Each week here at the Australian Writers’ Centre, we dissect and discuss, contort and retort, ask and gasp at the English language and all its rules, regulations and ridiculousness. It’s a celebration of language, masquerading as a passive-aggressive whinge about words and weirdness. This week the word ‘raze' raises a few questions for us…
Q: Hi AWC, I found the mailbag and there’s one here from Russell.
A: Hi Russell.
Q: He would like us to look at the difference between “raise” and “raze” and finds it interesting as one is something going up and the other something going down.
A: Hey Russell, we make the jokes around here.
Q: Anyway, he’s curious as to how homophones came to mean exactly the opposite!
A: Fair enough. Well, let’s start with “raise” – which Macquarie Dictionary defines as a verb with no fewer than 39 separate meanings.
Q: Wow, that’s quite a few.
A: The main one of course is “to move to a higher position; lift up; elevate”. So you might raise your hand, raise taxes or raise the level of the oceans due to global warming.
Q: Wow, that turned dark quickly.
A: Most of the meanings relate to some kind of increase, such as to raise in a game of poker. Although one notable exception is “to raise children”.
Q: Some might argue that results in increased stress.
A: Yes, but also increased capacity for love…
Q: A decreased bank balance…
A: Anyway, the origin of the word “raise” is very old, dated back to around 1200 from Old Norse “reisa” and the Proto-Germanic word “raizijanau” – the latter that also gave us the verb “rear”.
Q: Like how a horse rears on its hind legs?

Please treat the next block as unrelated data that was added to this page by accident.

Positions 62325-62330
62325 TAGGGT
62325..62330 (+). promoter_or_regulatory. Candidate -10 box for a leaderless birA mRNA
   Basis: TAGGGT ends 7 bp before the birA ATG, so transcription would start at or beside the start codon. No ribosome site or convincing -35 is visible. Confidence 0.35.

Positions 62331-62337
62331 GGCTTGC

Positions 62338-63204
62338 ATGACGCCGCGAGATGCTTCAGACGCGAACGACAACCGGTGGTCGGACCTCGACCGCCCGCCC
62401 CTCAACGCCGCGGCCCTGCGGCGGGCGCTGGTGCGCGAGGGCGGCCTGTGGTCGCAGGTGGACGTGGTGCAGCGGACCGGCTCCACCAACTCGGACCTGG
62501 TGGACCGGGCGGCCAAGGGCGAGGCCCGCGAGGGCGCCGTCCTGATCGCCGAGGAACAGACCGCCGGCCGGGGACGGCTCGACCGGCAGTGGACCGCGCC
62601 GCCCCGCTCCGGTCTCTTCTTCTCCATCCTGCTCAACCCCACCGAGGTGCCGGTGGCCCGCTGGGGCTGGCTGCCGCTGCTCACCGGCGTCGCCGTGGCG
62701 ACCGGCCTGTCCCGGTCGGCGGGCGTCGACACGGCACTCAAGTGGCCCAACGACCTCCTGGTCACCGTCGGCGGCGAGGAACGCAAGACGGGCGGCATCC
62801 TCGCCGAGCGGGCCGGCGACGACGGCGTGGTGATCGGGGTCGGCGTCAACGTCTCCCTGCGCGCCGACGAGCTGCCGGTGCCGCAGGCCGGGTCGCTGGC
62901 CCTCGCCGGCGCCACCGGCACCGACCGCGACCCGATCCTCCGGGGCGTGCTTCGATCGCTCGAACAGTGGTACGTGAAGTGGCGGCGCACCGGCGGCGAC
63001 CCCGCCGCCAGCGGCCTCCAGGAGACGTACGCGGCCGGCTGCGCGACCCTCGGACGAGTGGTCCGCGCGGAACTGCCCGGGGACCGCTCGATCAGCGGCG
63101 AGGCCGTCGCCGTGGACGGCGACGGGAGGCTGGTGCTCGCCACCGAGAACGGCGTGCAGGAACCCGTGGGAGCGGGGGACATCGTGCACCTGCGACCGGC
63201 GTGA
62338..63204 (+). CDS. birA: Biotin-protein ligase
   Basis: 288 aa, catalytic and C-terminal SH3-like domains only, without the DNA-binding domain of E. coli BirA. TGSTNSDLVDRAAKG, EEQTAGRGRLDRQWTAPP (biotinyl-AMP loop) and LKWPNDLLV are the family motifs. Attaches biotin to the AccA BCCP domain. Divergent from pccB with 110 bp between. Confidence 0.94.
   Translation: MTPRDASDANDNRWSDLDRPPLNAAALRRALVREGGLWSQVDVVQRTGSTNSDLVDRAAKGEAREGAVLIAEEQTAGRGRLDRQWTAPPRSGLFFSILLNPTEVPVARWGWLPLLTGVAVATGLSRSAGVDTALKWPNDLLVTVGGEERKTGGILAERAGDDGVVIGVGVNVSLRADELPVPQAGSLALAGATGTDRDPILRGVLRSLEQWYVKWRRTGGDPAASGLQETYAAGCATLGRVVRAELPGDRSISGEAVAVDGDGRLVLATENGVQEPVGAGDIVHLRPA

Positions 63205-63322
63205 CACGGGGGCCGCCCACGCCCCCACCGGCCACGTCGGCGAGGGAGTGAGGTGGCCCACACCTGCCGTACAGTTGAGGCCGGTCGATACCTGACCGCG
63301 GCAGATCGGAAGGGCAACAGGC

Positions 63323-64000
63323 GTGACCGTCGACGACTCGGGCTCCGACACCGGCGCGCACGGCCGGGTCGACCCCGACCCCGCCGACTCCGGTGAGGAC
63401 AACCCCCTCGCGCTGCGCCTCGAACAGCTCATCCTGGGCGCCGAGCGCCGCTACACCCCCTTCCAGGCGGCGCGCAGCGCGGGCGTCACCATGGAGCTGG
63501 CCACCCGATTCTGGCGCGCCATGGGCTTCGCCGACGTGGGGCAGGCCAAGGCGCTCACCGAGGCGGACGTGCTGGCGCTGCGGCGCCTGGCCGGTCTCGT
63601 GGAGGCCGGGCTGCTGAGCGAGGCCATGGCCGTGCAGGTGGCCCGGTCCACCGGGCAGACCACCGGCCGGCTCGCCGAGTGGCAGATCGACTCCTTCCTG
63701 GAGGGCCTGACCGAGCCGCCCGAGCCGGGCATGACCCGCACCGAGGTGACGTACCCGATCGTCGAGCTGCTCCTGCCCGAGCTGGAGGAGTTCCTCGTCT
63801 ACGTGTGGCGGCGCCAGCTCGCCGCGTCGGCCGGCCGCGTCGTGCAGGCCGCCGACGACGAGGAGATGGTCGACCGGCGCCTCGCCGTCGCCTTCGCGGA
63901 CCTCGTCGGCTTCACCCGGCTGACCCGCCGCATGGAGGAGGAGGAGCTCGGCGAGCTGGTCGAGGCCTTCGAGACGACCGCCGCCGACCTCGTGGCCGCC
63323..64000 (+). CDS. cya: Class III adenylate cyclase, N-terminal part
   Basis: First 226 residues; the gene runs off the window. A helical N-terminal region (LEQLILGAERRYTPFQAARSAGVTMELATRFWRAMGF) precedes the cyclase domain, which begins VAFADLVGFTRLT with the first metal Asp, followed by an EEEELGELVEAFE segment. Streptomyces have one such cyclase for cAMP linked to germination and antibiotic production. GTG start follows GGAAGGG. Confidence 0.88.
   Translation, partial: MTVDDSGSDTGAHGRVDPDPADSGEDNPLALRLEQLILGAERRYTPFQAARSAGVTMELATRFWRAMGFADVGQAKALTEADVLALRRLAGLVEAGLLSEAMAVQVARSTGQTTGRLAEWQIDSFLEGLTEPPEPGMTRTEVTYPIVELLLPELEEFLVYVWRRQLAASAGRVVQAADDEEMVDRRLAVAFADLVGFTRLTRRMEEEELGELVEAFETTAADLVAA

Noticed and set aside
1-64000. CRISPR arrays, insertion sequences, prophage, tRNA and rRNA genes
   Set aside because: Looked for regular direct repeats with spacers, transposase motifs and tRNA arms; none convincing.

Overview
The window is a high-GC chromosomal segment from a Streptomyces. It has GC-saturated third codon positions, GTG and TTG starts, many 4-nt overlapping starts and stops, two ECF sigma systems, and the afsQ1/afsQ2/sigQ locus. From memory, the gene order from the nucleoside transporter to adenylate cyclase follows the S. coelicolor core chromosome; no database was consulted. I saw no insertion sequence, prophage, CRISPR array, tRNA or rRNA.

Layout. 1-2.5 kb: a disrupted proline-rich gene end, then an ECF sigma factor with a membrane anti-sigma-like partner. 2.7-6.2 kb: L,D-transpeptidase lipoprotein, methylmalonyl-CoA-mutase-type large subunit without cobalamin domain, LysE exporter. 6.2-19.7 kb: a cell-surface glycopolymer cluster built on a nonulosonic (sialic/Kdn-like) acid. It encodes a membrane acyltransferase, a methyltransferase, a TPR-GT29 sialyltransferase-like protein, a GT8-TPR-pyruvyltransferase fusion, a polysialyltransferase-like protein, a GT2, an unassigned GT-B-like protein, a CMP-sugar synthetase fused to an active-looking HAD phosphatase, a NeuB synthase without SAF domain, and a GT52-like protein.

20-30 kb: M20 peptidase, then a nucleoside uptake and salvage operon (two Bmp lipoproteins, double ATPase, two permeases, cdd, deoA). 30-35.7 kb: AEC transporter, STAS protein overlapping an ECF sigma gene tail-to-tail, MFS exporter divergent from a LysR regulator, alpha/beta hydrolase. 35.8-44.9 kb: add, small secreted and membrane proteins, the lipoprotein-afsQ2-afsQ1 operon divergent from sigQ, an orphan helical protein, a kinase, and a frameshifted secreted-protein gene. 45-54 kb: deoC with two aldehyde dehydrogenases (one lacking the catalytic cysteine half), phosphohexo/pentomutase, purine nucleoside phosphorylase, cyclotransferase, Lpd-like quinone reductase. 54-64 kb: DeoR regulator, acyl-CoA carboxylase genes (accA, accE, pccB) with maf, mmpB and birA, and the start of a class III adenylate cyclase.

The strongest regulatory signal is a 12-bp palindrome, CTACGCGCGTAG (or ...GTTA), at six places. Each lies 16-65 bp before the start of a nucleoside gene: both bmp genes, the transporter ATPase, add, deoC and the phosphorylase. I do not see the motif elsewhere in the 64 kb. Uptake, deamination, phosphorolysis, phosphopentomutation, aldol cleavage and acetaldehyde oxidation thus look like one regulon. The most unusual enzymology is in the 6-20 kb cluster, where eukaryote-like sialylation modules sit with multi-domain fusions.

A: Exactly. You’ll find both words interchangeable in “rear/raise its (ugly) head” and curiously, by the 1400s, both “raise” and “rear” were used in conjunction with “raising children” or “rearing children”.
Q: Okay, so we’ve established that “raise” and “rear” are related. But I’m not sure Russell will be satisfied…
A: True. Let’s take a look at “raze”.
Q: Yes, I have a burning desire to do so. Hahaha.
A: You’ve been waiting a while to say that, haven’t you?
A: Anyway, returning to Macquarie, “raze” means “to tear down, demolish, or level to the ground”.
Q: Wait, no mention of fire?
A: Nope. Obviously to “raze a building to the ground” is often in a fire context, but it actually isn’t part of the definition. It’s simply to destroy something completely (typically a building, town etc).
Q: So a tornado could raze a town to the ground?
Q: It does seem like I’d reserve “raze” for fire.
A: And that’s okay. But just know it’s not exclusively flame-grilled.
Q: Interesting. So, origin story?
A: “Raze” has a completely different lineage to “raise” – not arriving until the 16th century, as a variation of now-defunct “racen/rasen” meaning “pull or knock down”. That was in turn from Latin “rasere” meaning “to scrape, shave”.
Q: Ooooooh, so that’s where we get “razor” from?
A: That’s right. See, sometimes English rewards us with logic.
Q: So I see a lot of people say that something was “raised to the ground”. This is incorrect, yes?
A: Totally incorrect. As we’ve established, you would raze it to the ground.
Q: Well, that was a great topic to raze, Russell!
A: Wait, we think you mean a great topic to raise.
Q: But we totally destroyed it!
A: Um, no.
If you have a grammar gripe or punctuation puzzle that you’d like our Q&A to explore, email it to us today!